Does it ever feel like there’s a little voice on your shoulder telling you “don’t say this” or “don’t do that”?
A gentle whisper in your ear, stopping you from making rash and impulsive decisions you’ll regret later.
Don’t worry – you’re not going insane!
That’s just your superego calling in to say “hi.”
According to Freud, the human psyche consists of three aspects: the id, ego, and superego. The id represents raw instinct and pleasure, the ego deals with reality and reasoning…
And the superego?
Well, that’s your moral compass – the thing that helps you distinguish right from wrong.
You know, that feeling in the pit of your stomach that lets you know your behavior is verging on unethical or immoral.
It’s like your own personal Jiminy Cricket reminding you about the consequences of your actions.
So, how do you determine your id and ego from your superego?
Well, here are seven things your superego is quietly telling you every day.
1) Don’t eat the last slice of cake
The id is all about giving in to your primal urges. Screw the consequences!
And when it comes to decision-making, other people don’t get a look in. It’s all “me, me, me,” and then some. There’s no logic, morality, or compromise involved.
In contrast, your superego says “no” to instant gratification and “yes” to the bigger picture.
It forces you to flex your willpower by exercising self-control and discipline – no matter how enticing that cake looks.
So the next time you resist temptation or decide to not over-indulge, you can thank your morals and highly attuned sense of ethics.
AKA your superego!
2) A little kindness goes a long way
When we’re young, we’re taught to be kind to others. It’s a lesson instilled by our parents and something we learn from interacting with those around us.
I’m talking about compassion, empathy, and general good manners.
Whenever you find yourself in a social setting, your superego is the one quietly telling you to “be a good human” and “be nice” (even when it’s not deserved).
Let me put it this way.
Kindness is a virtue, and taking the time to be understanding and sympathetic to other people’s feelings creates a ripple effect.
It not only benefits others – but you too. For instance, enhancing relationships and fostering positive interactions.
After all, the world could always do with a little more kindness.
3) Honesty is the best policy
Hands up if you watched Pinocchio as a kid. I know I did.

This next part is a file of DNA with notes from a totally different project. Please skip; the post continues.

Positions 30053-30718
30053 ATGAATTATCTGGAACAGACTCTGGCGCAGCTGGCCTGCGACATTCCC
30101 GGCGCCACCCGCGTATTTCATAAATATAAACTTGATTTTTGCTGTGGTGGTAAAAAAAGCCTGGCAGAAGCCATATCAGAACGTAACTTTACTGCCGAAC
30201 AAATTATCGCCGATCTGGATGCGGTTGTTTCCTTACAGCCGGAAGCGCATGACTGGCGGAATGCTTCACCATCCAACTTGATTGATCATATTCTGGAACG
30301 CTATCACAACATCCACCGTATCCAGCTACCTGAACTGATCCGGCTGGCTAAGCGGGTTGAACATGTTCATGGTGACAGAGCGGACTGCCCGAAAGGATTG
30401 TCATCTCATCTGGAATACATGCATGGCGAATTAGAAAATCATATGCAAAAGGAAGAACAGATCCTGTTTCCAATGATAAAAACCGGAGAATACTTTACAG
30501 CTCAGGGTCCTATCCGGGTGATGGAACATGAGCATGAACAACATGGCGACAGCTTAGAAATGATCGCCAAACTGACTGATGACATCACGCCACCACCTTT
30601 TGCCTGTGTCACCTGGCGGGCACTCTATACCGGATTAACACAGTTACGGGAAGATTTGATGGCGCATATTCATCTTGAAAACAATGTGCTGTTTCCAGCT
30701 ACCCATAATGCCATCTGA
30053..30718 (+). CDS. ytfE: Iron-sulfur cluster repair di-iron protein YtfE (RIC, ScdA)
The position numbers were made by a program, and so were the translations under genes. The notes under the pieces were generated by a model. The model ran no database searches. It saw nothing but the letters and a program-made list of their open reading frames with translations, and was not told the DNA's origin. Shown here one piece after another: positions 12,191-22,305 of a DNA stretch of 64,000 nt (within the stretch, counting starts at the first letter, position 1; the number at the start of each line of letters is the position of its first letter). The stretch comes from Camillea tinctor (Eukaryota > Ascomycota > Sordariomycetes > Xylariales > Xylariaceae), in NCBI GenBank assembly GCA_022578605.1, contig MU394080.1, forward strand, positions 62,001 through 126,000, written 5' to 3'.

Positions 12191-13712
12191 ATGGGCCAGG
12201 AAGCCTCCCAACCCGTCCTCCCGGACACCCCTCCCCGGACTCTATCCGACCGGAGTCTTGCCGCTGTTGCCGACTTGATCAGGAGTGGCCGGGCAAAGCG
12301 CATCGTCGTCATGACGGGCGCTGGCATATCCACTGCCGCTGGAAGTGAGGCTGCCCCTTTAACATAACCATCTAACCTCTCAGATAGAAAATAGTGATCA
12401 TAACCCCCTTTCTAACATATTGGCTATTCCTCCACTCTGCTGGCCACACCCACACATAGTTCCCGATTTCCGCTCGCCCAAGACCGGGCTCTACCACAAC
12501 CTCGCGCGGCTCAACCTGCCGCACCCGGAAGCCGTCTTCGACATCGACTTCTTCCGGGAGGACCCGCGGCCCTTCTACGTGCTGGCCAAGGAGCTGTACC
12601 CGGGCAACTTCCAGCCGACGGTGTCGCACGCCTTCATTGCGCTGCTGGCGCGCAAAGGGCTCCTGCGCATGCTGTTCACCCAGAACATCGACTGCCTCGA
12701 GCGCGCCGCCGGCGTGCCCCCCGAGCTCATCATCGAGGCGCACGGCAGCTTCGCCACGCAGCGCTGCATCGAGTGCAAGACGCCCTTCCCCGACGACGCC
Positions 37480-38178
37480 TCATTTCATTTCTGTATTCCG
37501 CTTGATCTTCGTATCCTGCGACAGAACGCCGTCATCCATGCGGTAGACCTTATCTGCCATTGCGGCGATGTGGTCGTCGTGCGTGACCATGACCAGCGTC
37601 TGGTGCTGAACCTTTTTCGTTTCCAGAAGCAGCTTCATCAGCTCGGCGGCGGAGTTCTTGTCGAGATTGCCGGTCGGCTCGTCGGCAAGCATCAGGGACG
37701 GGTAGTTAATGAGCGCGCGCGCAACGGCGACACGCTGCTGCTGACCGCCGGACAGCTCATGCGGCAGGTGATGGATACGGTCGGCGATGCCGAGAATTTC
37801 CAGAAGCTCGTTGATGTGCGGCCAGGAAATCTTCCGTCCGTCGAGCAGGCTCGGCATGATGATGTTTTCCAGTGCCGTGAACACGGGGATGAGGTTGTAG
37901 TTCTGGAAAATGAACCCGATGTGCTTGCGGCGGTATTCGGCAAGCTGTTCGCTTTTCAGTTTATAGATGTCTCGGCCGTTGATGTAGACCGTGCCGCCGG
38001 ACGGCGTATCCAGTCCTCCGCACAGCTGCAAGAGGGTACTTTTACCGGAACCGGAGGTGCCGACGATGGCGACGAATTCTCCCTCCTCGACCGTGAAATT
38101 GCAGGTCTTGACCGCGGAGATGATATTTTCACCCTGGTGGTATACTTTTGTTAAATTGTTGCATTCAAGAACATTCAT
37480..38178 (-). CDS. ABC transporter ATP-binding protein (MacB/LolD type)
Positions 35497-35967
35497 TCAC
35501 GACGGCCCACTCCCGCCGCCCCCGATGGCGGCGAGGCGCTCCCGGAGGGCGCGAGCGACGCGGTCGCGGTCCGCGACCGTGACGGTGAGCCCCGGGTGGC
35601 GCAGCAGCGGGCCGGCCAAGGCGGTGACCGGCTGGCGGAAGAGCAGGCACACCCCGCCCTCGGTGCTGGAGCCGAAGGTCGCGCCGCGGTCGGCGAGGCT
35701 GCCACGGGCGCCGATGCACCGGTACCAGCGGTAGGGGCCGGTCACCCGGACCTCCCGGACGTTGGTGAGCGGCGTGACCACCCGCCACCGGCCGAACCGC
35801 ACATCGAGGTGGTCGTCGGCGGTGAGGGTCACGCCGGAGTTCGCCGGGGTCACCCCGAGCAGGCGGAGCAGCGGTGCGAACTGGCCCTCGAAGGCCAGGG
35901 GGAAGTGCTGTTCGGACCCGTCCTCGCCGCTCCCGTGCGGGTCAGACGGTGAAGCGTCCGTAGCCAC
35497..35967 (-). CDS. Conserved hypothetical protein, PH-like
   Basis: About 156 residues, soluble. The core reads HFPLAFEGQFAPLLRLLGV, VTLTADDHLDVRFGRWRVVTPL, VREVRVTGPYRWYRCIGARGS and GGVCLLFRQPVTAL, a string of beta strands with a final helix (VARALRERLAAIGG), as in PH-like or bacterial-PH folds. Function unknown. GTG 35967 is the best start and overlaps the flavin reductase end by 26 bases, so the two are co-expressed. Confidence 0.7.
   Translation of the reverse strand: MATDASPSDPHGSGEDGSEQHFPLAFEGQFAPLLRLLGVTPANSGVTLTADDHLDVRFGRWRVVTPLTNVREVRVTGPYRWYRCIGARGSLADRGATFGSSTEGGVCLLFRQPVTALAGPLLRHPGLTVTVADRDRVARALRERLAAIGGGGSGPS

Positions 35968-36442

Of course, there are many things that he did wrong. But the one thing he’s most known for is lying.
Now – I’m not saying your nose will grow longer (or sprout leaves) every time you lie or cheat, you’re not a child anymore. And you’re certainly not a puppet made of wood.
But, if you feel guilty or anxious after lying, that’s your superego, again.
And it’s keeping you in check by forcing you to see things through a moral lens.
4) Say “sorry” when you’re wrong
Nobody’s perfect. We all make mistakes or do stuff that we regret. At the end of the day, we’re only human.
But here’s the thing.
It’s important that we take accountability for our actions and that includes apologizing when we’re wrong. That’s exactly what your superego is telling you to do – say “sorry” and admit the error of your ways.
It takes strength, but it’s the socially responsible thing to do.
If you don’t, your superego is there to make you feel guilty until you do the right thing.
Plus, apologizing has numerous benefits including boosting happiness, reducing stress, and building trust. Not to mention helping resolve conflict and mend relationships.
5) There’s always more to learn
They say that the superego begins to emerge when we’re around five years old. It’s the last of the three to develop (the id being the first, followed by the ego).
But it doesn’t stop there.
We’re constantly learning, adapting, and evolving well into adulthood. And that’s partly due to your superego.
Think about it.
Your superego is pushing you to be the best version of yourself. To do that, you need self-improvement and a growth mindset.
And by continuously gaining new skills, knowledge, and understanding, you’ll be better equipped to achieve your personal and professional goals.
Ultimately, your superego motivates you to do better and be better.
It gives you purpose and the drive to unlock your full potential and attain clarity along the way.
And it’s that pursuit of perfection that fuels your work ethic.
6) Stop procrastinating
… and don’t be late!
Along with imposing morality and sticking to social norms, the superego is behind your desire for perfection.
Sounds impossible, I know.
Here’s a moral dilemma for you (that’s probably relatable):
You have a big deadline looming over your head. But it’s also your friend’s birthday coming up, and then there’s that big party at the weekend.
Not only that, but you’re overthinking again.
Your id is telling you to follow your impulses – ditch your work, go party, and have fun. There’s always tomorrow.
Your ego, on the other hand, is trying to reason with you by reminding you about the reality of the situation.
Then there’s your superego.
And that’s when your morality comes into play – your need for perfection, social acceptance, and doing “the right thing.”
7) Don’t break the rules (or the law)
A big part of the superego is fear of punishment.
So when it comes to adhering to society’s laws and regulations, it’s there to remind you that those rules are there for a reason.
And if you break them, there will be consequences.
The aim of the superego is to ingrain the virtues and moral standards that society (and your parents) expect from you.
All in aid of fitting in, gaining social approval, and the greater good.
In other words…
Every single day, your superego is quietly helping you stay on track.